ARH 4800: Kandinsky's Abstraction

Searching the Web

Evaluating Websites


Searching the Web
Searching the web can be very useful, but you need to be careful about the sources consulted. Analyze
the sources used and be sure they are
As a research tool, however, the Web lacks the quality assurance that editors provide with print publications
or that librarians provide when collecting materials for their library. Therefore, given that some Web sites are
date, biased, or inaccurate, it is crucial that people doing research in this medium learn how to
critically evaluate the material they find.
The following checklist, divided into five separate criteria for evaluation, presents questions that should be
asked to determine if a Web resource is of high quality or not. Go through each criterion and answer the
questions. The greater number of questions answered "yes," the more likely that the source is of high
Criterion #1: Authority
Is it clear who is sponsoring the creation and maintenance of the page?

Is there information available describing the purpose of the sponsoring organization?

Is there a way of verifying the legitimacy of the page's sponsor? For instance, is a phone number or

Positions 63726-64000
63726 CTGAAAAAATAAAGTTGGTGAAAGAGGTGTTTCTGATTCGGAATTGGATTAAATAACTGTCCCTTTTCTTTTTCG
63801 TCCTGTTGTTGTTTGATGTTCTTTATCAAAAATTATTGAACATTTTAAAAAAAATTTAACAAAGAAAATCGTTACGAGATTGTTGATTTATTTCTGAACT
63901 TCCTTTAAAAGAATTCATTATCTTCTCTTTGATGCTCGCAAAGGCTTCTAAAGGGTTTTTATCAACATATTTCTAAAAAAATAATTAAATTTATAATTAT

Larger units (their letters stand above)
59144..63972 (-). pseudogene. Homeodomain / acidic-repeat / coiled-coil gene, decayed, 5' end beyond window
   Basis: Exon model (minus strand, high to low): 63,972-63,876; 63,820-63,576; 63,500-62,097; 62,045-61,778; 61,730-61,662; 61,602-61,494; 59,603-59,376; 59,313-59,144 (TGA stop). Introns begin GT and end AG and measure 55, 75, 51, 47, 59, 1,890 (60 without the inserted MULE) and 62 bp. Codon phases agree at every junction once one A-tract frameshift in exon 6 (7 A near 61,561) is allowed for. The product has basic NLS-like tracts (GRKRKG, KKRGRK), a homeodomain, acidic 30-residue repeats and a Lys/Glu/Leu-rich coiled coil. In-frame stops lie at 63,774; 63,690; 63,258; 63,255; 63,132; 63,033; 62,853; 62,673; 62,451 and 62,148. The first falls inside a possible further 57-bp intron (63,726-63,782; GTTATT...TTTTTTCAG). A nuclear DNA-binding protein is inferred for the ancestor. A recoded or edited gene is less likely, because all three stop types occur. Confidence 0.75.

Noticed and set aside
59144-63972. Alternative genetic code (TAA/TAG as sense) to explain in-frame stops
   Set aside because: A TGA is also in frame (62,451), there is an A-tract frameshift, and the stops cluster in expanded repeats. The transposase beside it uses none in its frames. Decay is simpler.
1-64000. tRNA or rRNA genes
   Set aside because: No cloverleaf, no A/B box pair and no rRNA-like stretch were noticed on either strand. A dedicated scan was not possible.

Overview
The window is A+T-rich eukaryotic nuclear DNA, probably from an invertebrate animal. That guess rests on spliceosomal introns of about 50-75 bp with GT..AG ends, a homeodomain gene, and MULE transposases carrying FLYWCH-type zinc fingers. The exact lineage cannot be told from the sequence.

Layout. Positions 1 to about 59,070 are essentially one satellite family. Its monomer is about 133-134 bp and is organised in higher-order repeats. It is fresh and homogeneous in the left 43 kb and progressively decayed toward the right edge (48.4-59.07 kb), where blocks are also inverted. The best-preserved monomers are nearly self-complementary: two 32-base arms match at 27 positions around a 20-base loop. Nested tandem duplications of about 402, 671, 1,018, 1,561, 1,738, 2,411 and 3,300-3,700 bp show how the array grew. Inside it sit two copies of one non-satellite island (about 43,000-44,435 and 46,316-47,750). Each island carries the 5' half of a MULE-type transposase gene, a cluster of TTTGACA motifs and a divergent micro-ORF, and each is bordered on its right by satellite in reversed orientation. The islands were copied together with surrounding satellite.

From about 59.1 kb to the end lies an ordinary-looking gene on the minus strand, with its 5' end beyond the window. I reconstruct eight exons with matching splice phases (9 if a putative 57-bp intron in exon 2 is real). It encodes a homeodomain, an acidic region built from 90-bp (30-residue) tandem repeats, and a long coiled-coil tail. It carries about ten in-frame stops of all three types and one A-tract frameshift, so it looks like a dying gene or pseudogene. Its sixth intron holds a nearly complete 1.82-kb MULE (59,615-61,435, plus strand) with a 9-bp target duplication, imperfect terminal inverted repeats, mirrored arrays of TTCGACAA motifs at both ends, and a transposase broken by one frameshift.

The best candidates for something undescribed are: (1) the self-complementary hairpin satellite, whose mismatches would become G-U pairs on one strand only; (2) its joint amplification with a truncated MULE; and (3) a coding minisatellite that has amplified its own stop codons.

address available to contact for more information?

Is it clear who developed and wrote the material? Are his/her qualifications for writing on this topic clearly
stated? Is there contact information for the author of the material?
Criterion #2: Accuracy
Are the sources for factual information given so they can be verified?

Is it clear who has the responsibility for the accuracy of the information presented?

If statistical data is presented in graphs or charts, are they labeled clearly?

Are there errors you can substantiate in the data presented?
Criterion #3: Objectivity
Is the page and the information included provided as a public service?

Is it free of advertising?

If there is advertising on the page, is it clearly separated from the informational content?

Are there any other signs of bias?
Criterion #4: Currency
Are there dates on the page to indicate the following:

a. When the page was written?
b. When the page was first placed on line?
c. When the page was last revised or edited?

Are there any other indications that the material is updated frequently to ensure currency of the data?

If the information is published in print in different editions, is it clear what edition the page is from?

Are the links on the page uptodate?
Criterion #5: Coverage
Is there an indication that the page has been completed and is not still under construction?

If there is a print equivalent to the Web page, is there clear indication of whether the entire work or only a
portion of it is available on the Web?

If the material is from a work that is out of copyright (as is often the case with a dictionary or thesaurus),
has there been an effort to update the material to make it more current?

Is there any other evidence of omissions?

Does it cover the subject adequately?